Why Do Bulldogs Stick Their Tongues Out?

Why do Bulldogs stick their tongues out? Your pet will usually do this to cool itself on a hot day. Since canines don’t sweat like we do, they pant to regulate their body temperature.

However, a sticking tongue might also indicate brachycephalic airway syndrome and other health problems. In this post, I discussed these possibilities, so you’ll know what to do.

Why Do Bulldogs Stick Their Tongues Out?

1. Overheating

why do Bulldogs stick their tongues out

The most common reason why Bulldogs stick their tongues out is to cool down. As deep-chested and flat-nosed dogs, they are more prone to overheating than other breeds.

The following are the signs of overheating in English Bulldogs:

  • Excessive panting
  • Hanging the tongue out
  • Stumbling or weakness
  • Dark red or bright red gums
  • Excessive drooling
  • Thirst
  • Vomiting
  • Seizures

Take note that overheating in dogs is a serious condition and must be addressed the soonest. If you notice your dog sticking its tongue out on a hot day, you should take it to a shaded spot to fight the onset of heat exhaustion.

You should give your dog small amounts of water at a time to help it cool down. It’s not a good idea to rush your overheating Bulldog in an air-conditioned room as the sudden change in temperature might cause shock.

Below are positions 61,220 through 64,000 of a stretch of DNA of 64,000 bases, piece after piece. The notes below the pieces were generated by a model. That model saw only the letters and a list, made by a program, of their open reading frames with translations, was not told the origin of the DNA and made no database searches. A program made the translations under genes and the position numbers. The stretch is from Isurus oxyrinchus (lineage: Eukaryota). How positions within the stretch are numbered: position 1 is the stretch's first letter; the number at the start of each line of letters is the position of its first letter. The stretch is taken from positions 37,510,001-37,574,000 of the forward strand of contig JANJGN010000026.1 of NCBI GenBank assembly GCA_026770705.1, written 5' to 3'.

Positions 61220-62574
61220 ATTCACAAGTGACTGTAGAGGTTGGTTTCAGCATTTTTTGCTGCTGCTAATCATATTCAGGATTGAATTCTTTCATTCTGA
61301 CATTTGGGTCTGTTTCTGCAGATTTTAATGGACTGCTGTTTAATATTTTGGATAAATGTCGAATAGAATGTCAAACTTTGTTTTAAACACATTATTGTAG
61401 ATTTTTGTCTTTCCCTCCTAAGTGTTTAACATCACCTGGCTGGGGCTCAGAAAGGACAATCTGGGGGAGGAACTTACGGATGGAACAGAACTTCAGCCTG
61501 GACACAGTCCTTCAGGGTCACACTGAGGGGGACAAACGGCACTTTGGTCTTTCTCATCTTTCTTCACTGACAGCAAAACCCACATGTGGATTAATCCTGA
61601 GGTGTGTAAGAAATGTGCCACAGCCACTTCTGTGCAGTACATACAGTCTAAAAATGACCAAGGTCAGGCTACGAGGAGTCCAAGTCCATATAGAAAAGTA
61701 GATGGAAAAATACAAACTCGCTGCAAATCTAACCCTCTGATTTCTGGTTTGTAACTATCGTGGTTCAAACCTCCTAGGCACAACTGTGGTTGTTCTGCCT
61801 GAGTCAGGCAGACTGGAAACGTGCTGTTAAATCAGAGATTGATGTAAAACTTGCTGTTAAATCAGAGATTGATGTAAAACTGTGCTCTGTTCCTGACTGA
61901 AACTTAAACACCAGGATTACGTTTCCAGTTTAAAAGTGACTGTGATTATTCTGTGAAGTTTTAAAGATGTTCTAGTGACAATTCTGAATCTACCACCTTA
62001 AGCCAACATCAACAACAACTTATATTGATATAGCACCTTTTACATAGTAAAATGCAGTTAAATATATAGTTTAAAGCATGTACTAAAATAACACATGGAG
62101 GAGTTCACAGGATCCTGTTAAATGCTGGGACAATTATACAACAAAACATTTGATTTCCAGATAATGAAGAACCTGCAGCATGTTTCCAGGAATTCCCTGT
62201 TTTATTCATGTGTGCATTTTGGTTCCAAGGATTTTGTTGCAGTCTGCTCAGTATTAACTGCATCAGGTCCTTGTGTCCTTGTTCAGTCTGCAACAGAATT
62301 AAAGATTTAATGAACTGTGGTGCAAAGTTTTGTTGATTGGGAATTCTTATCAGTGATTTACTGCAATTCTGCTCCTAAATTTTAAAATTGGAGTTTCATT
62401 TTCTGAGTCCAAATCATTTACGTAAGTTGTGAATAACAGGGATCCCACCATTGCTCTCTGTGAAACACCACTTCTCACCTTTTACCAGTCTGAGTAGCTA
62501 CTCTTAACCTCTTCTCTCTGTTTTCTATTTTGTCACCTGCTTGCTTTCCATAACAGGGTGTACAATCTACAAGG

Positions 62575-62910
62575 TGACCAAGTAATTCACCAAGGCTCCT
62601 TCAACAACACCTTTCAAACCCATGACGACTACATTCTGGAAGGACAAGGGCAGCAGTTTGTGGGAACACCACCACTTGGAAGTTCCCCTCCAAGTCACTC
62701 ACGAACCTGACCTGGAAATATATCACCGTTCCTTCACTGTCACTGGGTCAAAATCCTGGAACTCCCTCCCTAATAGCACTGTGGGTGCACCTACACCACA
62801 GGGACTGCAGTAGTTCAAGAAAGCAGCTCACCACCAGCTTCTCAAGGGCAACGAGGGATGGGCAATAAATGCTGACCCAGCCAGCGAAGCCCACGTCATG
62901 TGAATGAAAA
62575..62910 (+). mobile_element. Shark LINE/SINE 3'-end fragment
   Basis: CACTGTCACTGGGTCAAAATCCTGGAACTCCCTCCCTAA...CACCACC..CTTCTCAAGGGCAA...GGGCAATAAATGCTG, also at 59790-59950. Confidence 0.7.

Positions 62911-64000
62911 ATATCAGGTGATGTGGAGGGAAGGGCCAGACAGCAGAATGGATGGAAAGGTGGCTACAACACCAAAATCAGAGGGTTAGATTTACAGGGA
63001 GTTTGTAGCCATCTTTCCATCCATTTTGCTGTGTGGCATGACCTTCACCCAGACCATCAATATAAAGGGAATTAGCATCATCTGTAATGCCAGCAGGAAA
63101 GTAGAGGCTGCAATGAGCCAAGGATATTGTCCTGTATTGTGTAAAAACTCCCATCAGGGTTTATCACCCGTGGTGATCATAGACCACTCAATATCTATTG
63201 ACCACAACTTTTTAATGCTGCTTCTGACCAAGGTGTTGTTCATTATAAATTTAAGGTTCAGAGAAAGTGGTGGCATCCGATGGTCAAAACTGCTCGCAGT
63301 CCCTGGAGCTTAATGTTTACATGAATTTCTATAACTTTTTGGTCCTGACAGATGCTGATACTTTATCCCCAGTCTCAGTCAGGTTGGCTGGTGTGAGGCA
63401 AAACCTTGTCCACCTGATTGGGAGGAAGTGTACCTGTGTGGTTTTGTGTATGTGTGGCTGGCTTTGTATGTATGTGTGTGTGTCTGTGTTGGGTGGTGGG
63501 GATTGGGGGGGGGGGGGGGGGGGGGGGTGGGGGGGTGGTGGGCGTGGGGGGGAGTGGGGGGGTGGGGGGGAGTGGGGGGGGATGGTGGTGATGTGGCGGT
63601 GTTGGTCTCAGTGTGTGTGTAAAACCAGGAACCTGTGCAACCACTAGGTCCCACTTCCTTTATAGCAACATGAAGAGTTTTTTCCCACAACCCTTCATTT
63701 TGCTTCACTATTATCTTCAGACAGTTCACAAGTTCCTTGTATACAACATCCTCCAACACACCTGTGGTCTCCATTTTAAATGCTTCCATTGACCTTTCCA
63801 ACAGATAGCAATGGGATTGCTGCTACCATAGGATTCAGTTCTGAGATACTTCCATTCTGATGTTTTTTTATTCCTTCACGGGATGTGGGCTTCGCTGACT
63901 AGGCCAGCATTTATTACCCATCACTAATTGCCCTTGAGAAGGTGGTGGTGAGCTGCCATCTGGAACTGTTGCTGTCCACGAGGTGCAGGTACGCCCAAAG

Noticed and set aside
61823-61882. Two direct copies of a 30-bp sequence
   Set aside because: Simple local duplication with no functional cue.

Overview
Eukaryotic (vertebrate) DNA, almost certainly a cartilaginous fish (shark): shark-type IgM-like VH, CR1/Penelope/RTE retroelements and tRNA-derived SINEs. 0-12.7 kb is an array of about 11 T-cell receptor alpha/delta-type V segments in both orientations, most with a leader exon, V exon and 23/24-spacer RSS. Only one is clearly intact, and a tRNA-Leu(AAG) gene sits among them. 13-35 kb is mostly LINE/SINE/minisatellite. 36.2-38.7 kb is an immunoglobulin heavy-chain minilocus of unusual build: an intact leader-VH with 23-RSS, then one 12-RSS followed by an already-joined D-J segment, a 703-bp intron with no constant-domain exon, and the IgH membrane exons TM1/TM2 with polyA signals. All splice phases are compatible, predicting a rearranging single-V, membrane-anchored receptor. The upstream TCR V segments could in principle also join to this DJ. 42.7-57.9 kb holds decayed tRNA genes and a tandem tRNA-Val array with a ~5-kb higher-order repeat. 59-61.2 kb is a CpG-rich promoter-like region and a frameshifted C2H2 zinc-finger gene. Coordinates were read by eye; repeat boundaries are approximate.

To avoid overheating, you should not take your Bulldog outdoors on a very hot day. It’s best to schedule daily walks at dawn or dusk.

2. Brachycephalic airway syndrome

Brachycephalic airway syndrome is an umbrella term for abnormalities in the upper airway of dogs. It can be stenotic nares, hypoplastic trachea, elongated soft palate, and more.

Most of these conditions will make it hard for your dog to breathe, thus the tendency to breathe through their mouths with tongues hanging out.

The following are signs that an English Bulldog has brachycephalic airway syndrome:

  • Noisy breathing
  • Gagging when eating
  • Loud snoring
  • Shortness of breath
  • Fainting after rigorous physical exertion

Veterinarians say that Bulldogs with this condition often have narrower airways more suitable for smaller breeds.

Surgical treatments are often the permanent cure for this condition. However, not all English Bulldogs are good candidates for the surgical procedure. This is because Bulldogs tend to have a higher risk when it comes to anesthetization.

The good news is that many cases of brachycephalic airway syndrome can be managed with lifestyle changes. You should avoid subjecting your Bulldog to strenuous activities and very hot temperatures. Too much barking should also be discouraged because it will make it harder for your Bulldog to take air in.

3. Hanging tongue syndrome

Hanging tongue syndrome in Bulldogs can be due to congenital defects, neurological damage, or other conditions. When this happens, your Bulldog will keep sticking its tongue out all the time.

At first, this doesn’t seem to be a big problem. However, the exposure to air will dry your Bulldog’s tongue, which can lead to injuries and a slew of infection.

Aside from that, Bulldogs with this syndrome will find it hard to eat or clean themselves. In some cases, their sticking tongues are at risk of sunburn and even frostbite.